Similar to most things in society, funeral etiquette has evolved over time. In our years of experience, our team at Speers has found that common sense and good discretion is the best guide to proper funeral etiquette.
In addition to our guide to funeral etiquette below, another great source of advice is our confidential Ask the Funeral Director form.
Express your Condolences
It’s not easy to come up with the words to offer sympathy to someone who has just lost a loved one. You don’t need to be a poet, simply saying something like “I am sorry for your loss, my thoughts and prayers are with you and your family” is often enough. If you can’t be at a funeral service in person, sending a card or leaving a message on a memorial website is a perfect way to express your sympathy.
Gone are the days of dressing up in all black for a funeral, but jeans and a t-shirt isn’t exactly acceptable either. You should still dress to impress and avoid any bright or flashy colors. Wearing what you would wear for a wedding or a job interview would be the most appropriate.
Sign the Register Book
The family will keep the register book as a memento for years. Be sure to include your full name and relationship to the deceased.
Give a Gift
You don’t need to go overboard with your gift, after all it is the thought that counts. Suitable gifts include; flowers, a donation to the charity of the family’s choice, or you can make a commitment of service to the family at a later date. A commitment of service can be something as simple as cooking them dinner, or offering to clean up their house, any of the “little” things that may be neglected while a family deals with death. Make sure you provide a signed card so the family knows who gave the gift.
Keep in Touch
You may feel that the family needs their space and time to grieve, but a simple phone call or note after the funeral lets the family know you care. With social networks such as Facebook, leaving a quick note is as simple as a click of a mouse. The months following a death is when grieving friends and family need the most support.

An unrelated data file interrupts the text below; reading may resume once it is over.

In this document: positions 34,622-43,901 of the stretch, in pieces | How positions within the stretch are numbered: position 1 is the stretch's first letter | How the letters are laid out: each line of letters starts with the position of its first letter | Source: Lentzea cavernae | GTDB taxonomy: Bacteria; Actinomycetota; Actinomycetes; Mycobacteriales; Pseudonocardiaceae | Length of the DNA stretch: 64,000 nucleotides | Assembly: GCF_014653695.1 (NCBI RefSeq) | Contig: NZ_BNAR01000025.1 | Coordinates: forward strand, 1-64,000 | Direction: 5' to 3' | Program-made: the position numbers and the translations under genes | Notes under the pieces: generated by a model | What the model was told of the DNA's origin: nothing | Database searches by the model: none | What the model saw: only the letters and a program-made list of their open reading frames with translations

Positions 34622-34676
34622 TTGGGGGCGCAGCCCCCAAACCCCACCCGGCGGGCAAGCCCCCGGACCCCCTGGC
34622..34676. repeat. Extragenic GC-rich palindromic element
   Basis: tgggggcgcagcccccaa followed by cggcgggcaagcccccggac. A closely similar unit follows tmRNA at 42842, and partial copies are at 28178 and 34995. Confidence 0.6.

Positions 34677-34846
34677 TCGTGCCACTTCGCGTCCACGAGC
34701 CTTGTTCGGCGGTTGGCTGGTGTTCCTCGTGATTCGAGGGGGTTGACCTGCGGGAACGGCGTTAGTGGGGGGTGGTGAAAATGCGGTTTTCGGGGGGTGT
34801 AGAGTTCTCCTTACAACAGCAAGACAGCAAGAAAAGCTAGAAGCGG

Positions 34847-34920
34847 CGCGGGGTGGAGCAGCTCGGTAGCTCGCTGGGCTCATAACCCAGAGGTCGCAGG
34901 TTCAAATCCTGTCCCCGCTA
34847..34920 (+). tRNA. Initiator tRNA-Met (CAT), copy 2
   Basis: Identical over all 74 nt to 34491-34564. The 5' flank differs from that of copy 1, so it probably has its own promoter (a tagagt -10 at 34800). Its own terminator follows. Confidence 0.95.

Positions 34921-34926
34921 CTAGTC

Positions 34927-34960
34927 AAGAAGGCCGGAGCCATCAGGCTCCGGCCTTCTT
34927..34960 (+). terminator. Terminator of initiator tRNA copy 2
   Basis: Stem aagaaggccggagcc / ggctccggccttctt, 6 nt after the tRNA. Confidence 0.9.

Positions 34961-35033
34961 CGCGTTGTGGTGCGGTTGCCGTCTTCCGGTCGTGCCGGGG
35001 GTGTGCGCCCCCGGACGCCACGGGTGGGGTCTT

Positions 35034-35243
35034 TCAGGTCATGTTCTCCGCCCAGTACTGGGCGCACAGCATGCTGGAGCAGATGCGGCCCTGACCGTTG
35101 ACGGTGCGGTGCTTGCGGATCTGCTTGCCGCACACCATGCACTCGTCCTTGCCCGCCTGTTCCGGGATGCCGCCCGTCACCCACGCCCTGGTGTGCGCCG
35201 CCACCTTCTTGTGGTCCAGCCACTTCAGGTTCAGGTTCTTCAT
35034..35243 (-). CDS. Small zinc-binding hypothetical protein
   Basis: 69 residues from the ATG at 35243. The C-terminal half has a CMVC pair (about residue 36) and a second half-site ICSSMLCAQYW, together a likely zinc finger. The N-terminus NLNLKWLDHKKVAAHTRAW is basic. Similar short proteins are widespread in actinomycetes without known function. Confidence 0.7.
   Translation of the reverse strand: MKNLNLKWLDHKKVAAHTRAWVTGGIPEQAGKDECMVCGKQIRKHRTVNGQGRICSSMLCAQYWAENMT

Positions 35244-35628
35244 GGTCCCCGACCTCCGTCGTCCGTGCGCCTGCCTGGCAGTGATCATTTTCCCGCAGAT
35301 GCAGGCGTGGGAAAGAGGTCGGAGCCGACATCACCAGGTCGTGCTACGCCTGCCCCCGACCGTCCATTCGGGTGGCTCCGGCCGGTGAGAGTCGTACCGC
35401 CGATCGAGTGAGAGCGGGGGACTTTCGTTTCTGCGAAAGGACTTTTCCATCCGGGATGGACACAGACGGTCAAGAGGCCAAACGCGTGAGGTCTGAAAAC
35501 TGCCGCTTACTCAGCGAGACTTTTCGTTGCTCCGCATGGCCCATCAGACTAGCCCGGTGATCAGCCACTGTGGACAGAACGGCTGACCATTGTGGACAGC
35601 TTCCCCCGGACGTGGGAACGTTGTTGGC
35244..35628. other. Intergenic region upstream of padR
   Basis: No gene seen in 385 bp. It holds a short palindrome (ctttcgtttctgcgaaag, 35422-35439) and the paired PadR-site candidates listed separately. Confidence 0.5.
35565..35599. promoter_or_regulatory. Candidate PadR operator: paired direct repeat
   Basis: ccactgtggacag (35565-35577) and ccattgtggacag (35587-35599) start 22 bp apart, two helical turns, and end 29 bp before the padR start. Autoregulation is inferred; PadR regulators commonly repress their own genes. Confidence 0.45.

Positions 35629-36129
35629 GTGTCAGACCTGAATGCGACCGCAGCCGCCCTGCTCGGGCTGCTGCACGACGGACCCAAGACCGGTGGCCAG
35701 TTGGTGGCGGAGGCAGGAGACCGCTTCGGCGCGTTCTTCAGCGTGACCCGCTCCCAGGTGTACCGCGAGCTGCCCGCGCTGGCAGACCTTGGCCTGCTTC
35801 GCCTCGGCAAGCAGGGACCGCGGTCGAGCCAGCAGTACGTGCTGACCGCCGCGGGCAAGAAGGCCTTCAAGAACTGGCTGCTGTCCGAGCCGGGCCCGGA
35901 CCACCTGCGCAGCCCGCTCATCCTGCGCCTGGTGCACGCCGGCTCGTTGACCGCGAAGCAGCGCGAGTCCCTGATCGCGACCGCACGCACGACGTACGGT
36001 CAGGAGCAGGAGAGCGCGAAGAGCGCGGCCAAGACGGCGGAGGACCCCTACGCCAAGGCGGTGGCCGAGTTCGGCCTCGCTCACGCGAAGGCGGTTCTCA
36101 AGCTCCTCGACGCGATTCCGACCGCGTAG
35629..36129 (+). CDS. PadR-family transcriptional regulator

Leave your Cell Phone On
Your phone ringing will be highly inappropriate and will cause a disturbance, so turn any ringers or notifications off. Even better, leave your phone at home or in your car, a funeral is not the time to be texting or checking your messages.
Allow your Children to be a Distraction
From a very young age children are aware of death, and if the funeral is for someone that was close to them (grandparent, aunt, uncle) they should be given the option to attend. However if it is not appropriate for your child to be there, and if you feel they will cause a commotion, leave them with a babysitter.
Be Afraid to Remember the Good Times
Funerals are obviously a time of grieving and mourning, but remembering the good times helps with the healing process. Sharing a funny and appropriate story is acceptable, and in some cases exactly what the deceased would have wanted.
If food or drink is served, do not over do it. Have a bite to eat before you go to the service, you do not want to be that guy parked at the snack table. If alcohol is served, limit yourself to one or two, do not become inebriated and risk doing something inappropriate.